Wirecard Scandal Affects UK Clients as Online Banking Apps Freeze Accounts


UK’s financial regulator, the FCA has suspended Wirecard’s UK subsidiary and left thousands of British consumers unable to access their money.

June 29 2020 | AtoZ Markets – Thousands of people in the UK have been unable to access their cash as some financial technology apps relying on scandal-hit payments processor Wirecard were forced to freeze their accounts.

FCA ordered Wirecard’s U.K. unit to stop carrying out regulated activities

On Friday, the Financial Conduct Authority (FCA) ordered the German firm’s U.K. unit, Wirecard Card Solutions, to stop carrying out regulated activities. It comes after Wirecard filed for insolvency following the revelation the missing 1.9 billion euros ($2.1 billion).

That regulatory action impacted several British online banking apps, including Curve, Anna, Pockit, and U Account. These apps relied on Wirecard’s systems to process payments.

The Anna app warned its customers that they had less than an hour to withdraw their money before all accounts of the app were frozen. Users of other fintechs received no warning. Also, customers of Pockit have had their accounts frozen and cannot access their funds. Some of them cannot access essential benefits payments.

Consequently, millions of digital banking customers, including business owners have been affected and are unable to access their money.

Curve has, however, recently managed to get its cards up and running after staff worked through the weekend to fix the situation. The company has transitioned payment processing from Wirecard to Checkout.com, a rival fintech company based in London. Curve users can now pay with their cards again. However mobile wallets like Google Pay and Apple Pay still aren’t available yet.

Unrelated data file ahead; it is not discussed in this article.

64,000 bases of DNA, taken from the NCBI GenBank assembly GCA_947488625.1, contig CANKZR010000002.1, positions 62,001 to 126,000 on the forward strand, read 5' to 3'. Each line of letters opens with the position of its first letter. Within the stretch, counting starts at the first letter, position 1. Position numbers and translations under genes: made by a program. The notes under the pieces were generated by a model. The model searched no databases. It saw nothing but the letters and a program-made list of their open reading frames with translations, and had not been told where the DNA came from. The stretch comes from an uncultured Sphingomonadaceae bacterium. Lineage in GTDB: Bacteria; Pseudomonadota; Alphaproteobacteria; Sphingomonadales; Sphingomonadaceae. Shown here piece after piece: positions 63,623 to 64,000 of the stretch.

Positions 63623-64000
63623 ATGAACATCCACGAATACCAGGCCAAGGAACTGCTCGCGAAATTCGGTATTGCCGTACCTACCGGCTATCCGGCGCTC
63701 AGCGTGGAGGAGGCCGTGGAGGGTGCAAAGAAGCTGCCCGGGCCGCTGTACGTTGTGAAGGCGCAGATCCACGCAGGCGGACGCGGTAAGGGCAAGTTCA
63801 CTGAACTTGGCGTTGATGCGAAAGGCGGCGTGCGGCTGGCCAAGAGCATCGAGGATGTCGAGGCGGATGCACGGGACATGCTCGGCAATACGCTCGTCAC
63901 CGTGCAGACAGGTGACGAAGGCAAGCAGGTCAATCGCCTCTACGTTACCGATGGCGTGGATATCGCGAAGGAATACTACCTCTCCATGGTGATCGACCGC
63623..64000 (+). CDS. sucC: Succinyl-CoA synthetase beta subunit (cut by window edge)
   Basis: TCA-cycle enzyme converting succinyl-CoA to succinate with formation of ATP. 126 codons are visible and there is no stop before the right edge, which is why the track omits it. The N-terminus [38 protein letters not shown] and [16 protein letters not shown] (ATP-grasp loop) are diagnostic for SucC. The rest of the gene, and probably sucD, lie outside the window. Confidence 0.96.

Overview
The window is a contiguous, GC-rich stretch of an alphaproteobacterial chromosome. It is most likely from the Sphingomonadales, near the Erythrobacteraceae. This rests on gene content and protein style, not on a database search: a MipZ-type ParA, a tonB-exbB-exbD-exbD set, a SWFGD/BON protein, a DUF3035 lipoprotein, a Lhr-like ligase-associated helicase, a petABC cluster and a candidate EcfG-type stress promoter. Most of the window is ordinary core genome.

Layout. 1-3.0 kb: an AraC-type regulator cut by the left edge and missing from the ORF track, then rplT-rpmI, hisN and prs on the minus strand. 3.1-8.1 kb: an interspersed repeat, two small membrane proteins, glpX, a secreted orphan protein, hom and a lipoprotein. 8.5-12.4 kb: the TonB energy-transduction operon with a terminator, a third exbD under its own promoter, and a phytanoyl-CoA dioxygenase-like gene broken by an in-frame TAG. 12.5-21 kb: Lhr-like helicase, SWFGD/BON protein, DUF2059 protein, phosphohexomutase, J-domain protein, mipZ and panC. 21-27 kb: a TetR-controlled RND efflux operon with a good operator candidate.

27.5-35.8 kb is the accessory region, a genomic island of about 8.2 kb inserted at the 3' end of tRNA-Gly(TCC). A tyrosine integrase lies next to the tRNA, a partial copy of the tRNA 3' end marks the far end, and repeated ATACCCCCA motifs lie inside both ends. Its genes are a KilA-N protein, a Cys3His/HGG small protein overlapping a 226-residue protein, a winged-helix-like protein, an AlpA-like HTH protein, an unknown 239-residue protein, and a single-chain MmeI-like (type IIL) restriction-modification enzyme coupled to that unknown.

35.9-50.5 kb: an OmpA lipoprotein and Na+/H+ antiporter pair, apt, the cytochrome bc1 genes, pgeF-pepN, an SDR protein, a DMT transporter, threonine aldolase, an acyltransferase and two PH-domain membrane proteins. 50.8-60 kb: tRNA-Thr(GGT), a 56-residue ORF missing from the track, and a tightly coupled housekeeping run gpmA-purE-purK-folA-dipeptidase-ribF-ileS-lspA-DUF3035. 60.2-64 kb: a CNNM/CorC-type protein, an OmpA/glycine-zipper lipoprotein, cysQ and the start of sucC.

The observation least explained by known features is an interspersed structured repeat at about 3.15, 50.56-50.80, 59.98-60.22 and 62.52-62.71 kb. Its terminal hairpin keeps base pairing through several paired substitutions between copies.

Wirecard scandal could affect the U.K.’s fintech sector

Experts say the scandal could lessen the public’s trust in the U.K.’s fintech sector. Britain has one of the world’s top fintech industries, with well-known homegrown start-ups including Revolut, Monzo and TransferWise.

The issue with apps such as Curve and Anna is that they rely on e-money licenses that allow them to handle payments, rather than full banking licenses that would let them hold customers’ funds. Instead, licensed third-party banks holds the money.

Curve has more than 1.3 million accounts on its platform, while Pockit counts more than 500,000 users. Anna has 20,000 business banking clients. Pockit users rely on the app to receive wages and benefits payments.

Are customers’ funds safe?

The FCA stated that the customer’s money was not under the protection of the Financial Services Compensation Scheme (FSCS). However, the Electronic Money Regulations (EMRs) and Payment Services Regulations (PSRs) require that customer’s money is safeguarded in separate bank accounts from Wirecard’s own.

The regulator also said today that its teams have been working with the firm, and other international and UK authorities, over the weekend, and that they have seen good progress by the firm in meeting the conditions the FCA set.

The FCA notes that it is maintaining pressure on the firm to resolve these issues which would allow it to operate under certain conditions. However, the regulator notes that it cannot lift the restrictions without making sure that the firm has been able to satisfy all its concerns (for example, that all client money is safe).

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